The bola tie is a piece of jewelry worn around the neck and under the collar.
A bolo tie is an unusual piece of jewelry that is associated more with western wear and is therefore more known in the western United States.
It usually consist of a larger semi-precious stone, or other object set, in a simple setting with a backing designed to slide on a cord or braided leather. The ends of the cord or leather are decorated with decorative metal tips.
Though more commonly made of sterling silver, the bolo tie setting can be made of different metals, even gold.
Bolo ties are actually easy to make.
You can find inexpensive “settings” at your local craft store or at a jewelry supply store, and you can also buy more precious metal settings at a jewelry supply place or online. You can even find bolo tie supplies or kits on Etsy! You can purchase the “slide” and simply super glue or epoxy it to the back of one of our beautiful and unique semi-precious gemstone cabochons. The larger stone cabochons work best and you would have a one of a kind beautiful piece of jewelry that can be worn by either sex!
History of the bolo tie:
Dentist and metallurgist, Dr. William E. Mangelsdorf, of Kingman, Arizona, claims to have invented the bolo tie in the late 1940s, and later patented his slide design. However, bolo tie slides and tips in silver have been part of Hopi, Navajo, Zuni, and Puebloan silversmithing traditions since the mid-20th century. It is believed the Native Americans first invented the idea when they wore bandanas or scarfs around their necks and used a decorative tie to clip them together.Bolo ties appeared in western wear catalogs in the 1950’s. William Meeker of Rochester, N.Y. applied for a patent in 1953 for what he called “apparel for neckwear”.And Victor Cedarstaff, of Wickenburg Arizona filed a patent for his “slide for a necktie,” in May 1954, and it was issued in July 1959. He claimed he came up with the idea when he had to tie is hat to his head. In any event, by the late 1950’s bolo ties were quite common. Then they went out of favor about the 1970’s, and saw resurgence in the 1980’s when some Hollywood stars sported them. John Travolta wore one in “Urban Cowboy”. Bruce Springsteen, Ronald Reagan, Jackson Rathbone, Patrick Swayze, and Bon Jovi and many other famous individuals have worn them. Long time Phoenix TV anchor, Bill Close, was known for always wearing one and in fact after he died the Northern Arizona University accepted his collection of over 250 bola ties and then later donated it to the Desert Cabelleros Museum in Wickenburg, Arizona.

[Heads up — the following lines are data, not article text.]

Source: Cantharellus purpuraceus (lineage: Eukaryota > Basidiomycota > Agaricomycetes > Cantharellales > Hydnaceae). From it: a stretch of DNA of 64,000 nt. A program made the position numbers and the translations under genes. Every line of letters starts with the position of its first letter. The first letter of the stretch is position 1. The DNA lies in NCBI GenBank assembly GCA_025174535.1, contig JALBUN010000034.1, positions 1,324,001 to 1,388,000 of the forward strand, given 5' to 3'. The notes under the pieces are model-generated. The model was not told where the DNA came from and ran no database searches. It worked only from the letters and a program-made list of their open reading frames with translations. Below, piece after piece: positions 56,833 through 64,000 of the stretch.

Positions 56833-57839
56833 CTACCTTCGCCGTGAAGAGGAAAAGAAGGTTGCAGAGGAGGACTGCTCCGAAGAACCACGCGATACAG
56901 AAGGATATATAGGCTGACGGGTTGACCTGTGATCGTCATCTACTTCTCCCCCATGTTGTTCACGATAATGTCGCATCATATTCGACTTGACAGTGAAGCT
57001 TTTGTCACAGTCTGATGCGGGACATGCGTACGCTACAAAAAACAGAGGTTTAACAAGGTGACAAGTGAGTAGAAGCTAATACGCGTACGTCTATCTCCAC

Through the years bolo ties have been called or promoted under various names: Bolo Tie, Bola Tie, String Tie, Gaucho Tie, Neck Rope Tie, Lariat Tie, Cowboy Tie, Western Tie, Thong Tie, Sport Tie, and more.
The bolo tie was made the official neckwear of Arizona in 1971 and in 2007 New Mexico and Texas both made it their states’ official tie. Currently they are out of fashion, though they are still around and still worn in the southwest. However, as with all fashions I believe we will see them again. Somebody in Hollywood will wear them in a movie and suddenly everybody will want one again. Perhaps your design will be the one that regenerates interest!